U.N. dismantling weapons inspectors' lab in Iraq
July 14, 1999
From staff and wire reports
BAGHDAD (CNN) -- A team of U.N. experts arrived in Baghdad on Wednesday to dismantle a laboratory in which U.N. arms inspectors left behind mustard gas and other chemical agents.
U.N. special envoy Prakash Shah, a representative of Secretary-General Kofi Annan, will lead the team. He told reporters he was confident the mission to rid the U.N. compound of poisonous toxins would go smoothly.
"They have brought their own equipment in order to complete their job and that, they have assured me, is something they know about," Shah said.
The laboratory belongs to the U.N. Special Commission (UNSCOM) in charge of dismantling Iraq's weapons of mass destruction. Former UNSCOM Chairman Richard Butler said his weapons inspectors safely stored one kilogram (2.2 pounds) of mustard gas and small amounts of other toxic materials at the facility.
Butler also said the gas was found in Iraq, and the other materials were brought into Iraq by UNSCOM to calibrate testing equipment.
Shortly after the team arrived, Shah told reporters: "The mandate of the team is to destroy the chemical calibration substances that are there, as well as the mustard gas and biological samples and to close the chemical laboratory and the biological room."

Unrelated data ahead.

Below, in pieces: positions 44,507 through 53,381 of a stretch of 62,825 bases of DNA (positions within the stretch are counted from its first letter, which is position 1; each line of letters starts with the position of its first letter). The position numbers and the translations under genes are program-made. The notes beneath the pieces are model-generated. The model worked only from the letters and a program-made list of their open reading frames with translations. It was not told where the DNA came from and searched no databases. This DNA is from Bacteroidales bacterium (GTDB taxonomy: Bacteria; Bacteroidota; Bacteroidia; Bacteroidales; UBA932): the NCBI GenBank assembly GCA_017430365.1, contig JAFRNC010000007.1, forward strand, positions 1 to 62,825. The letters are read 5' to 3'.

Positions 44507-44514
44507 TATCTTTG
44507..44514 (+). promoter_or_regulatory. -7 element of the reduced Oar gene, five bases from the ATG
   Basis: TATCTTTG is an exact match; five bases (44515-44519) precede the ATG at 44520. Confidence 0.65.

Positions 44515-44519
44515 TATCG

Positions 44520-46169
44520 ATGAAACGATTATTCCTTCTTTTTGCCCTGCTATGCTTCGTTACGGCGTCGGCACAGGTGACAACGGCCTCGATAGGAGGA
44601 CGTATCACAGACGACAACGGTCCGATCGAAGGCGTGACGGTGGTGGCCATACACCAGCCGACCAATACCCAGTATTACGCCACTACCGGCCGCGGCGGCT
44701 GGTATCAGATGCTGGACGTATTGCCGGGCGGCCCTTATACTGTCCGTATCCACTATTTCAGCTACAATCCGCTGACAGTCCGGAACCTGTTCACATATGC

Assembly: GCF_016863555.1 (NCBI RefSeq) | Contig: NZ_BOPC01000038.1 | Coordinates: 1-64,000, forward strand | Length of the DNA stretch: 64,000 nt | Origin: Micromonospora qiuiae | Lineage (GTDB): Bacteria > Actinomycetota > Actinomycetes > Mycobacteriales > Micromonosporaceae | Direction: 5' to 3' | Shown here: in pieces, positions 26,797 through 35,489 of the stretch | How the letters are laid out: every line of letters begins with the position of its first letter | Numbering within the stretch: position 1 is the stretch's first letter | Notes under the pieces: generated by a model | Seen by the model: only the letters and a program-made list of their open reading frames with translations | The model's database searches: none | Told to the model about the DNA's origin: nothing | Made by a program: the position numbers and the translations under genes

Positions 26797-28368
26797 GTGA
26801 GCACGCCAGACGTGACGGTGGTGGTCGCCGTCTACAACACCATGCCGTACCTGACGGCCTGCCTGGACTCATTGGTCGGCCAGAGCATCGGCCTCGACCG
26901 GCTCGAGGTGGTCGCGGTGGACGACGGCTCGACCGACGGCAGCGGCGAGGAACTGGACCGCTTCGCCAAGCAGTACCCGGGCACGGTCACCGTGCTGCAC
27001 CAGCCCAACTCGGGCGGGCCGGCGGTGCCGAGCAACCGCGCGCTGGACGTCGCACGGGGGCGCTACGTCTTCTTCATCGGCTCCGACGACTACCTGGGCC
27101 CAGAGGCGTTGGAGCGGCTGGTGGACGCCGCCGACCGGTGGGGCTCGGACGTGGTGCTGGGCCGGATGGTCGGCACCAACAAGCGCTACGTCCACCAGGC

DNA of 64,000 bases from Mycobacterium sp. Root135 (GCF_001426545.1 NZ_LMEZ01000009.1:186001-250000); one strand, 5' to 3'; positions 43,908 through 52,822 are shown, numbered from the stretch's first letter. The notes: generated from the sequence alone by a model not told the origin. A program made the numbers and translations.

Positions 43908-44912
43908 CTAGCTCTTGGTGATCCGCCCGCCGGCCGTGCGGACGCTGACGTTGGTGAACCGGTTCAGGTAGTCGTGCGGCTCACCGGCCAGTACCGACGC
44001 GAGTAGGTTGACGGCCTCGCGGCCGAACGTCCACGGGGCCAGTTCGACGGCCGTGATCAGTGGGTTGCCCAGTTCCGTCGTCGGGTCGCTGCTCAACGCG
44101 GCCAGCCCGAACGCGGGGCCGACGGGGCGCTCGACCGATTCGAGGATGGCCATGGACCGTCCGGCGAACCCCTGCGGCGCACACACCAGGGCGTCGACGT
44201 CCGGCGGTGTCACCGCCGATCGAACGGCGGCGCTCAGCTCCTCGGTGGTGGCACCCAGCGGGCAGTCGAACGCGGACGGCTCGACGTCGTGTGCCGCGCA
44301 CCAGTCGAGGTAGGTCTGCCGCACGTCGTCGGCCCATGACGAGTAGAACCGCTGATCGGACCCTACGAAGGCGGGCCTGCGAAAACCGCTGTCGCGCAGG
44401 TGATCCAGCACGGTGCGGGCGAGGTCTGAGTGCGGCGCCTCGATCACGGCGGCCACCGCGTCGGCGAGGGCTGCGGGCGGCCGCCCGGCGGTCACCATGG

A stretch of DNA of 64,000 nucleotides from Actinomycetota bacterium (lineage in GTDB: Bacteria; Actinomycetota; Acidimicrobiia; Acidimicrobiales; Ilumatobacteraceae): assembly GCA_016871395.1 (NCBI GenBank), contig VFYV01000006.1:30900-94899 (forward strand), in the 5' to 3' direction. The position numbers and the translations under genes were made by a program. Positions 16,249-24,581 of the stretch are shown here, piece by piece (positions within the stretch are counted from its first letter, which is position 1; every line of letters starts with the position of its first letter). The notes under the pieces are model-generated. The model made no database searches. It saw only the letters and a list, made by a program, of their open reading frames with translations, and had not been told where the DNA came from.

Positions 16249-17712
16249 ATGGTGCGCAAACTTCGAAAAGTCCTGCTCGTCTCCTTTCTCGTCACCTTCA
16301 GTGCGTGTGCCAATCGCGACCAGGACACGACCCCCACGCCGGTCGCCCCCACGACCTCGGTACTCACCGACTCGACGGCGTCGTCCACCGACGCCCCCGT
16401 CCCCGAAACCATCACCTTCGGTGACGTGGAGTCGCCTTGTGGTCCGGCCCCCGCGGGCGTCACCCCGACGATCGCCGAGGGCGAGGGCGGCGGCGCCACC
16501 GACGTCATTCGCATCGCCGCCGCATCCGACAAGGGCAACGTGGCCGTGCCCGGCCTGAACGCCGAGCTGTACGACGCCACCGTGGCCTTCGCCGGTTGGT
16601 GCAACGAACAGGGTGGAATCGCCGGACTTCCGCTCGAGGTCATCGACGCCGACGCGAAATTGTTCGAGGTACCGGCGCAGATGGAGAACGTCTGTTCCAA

Chemical agents pose no hazard, Butler says
When asked if the team would face any danger at the lab, Shah said, "The UNSCOM former chairman has already informed the Security Council that chemical agents that are inside the building are safely stored and they cause no hazard to the people around."
Iraq has said the lab contains explosives that could blow up at any moment.
Some U.N. staff at the building had requested "hazard pay" after UNSCOM left the materials last December on the eve of U.S. and British bombings of Iraq.
The team that will dismantle the lab includes three specialists from South Africa, Russia and China, a German biologist and a Polish doctor.
Iraqi officials welcomed the team, which arrived at Baghdad's U.N. headquarters from Jordan.
"We think that it is very important that a speedy effort be taken to remove or render harmless all the poisonous and toxic materials," said Iraqi Deputy Foreign Minister Nizar Hamdoon.
The U.N. team will be watched by diplomats from France, Russia and China, three countries generally regarded as sympathetic to Iraq. Iraqi officials believe their presence will help ensure the lab is safely dismantled.
Correspondent James Martone and Reuters contributed to this report.
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